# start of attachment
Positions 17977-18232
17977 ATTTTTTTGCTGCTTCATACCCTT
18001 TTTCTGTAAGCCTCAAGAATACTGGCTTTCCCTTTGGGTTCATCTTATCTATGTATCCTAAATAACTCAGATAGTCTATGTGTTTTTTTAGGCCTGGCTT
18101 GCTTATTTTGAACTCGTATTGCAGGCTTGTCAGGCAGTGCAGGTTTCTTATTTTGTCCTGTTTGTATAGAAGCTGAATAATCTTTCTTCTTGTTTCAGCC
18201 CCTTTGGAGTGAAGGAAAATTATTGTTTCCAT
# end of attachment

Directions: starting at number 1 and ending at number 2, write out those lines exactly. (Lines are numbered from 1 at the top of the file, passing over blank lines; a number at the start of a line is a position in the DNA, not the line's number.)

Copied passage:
Positions 17977-18232
17977 ATTTTTTTGCTGCTTCATACCCTT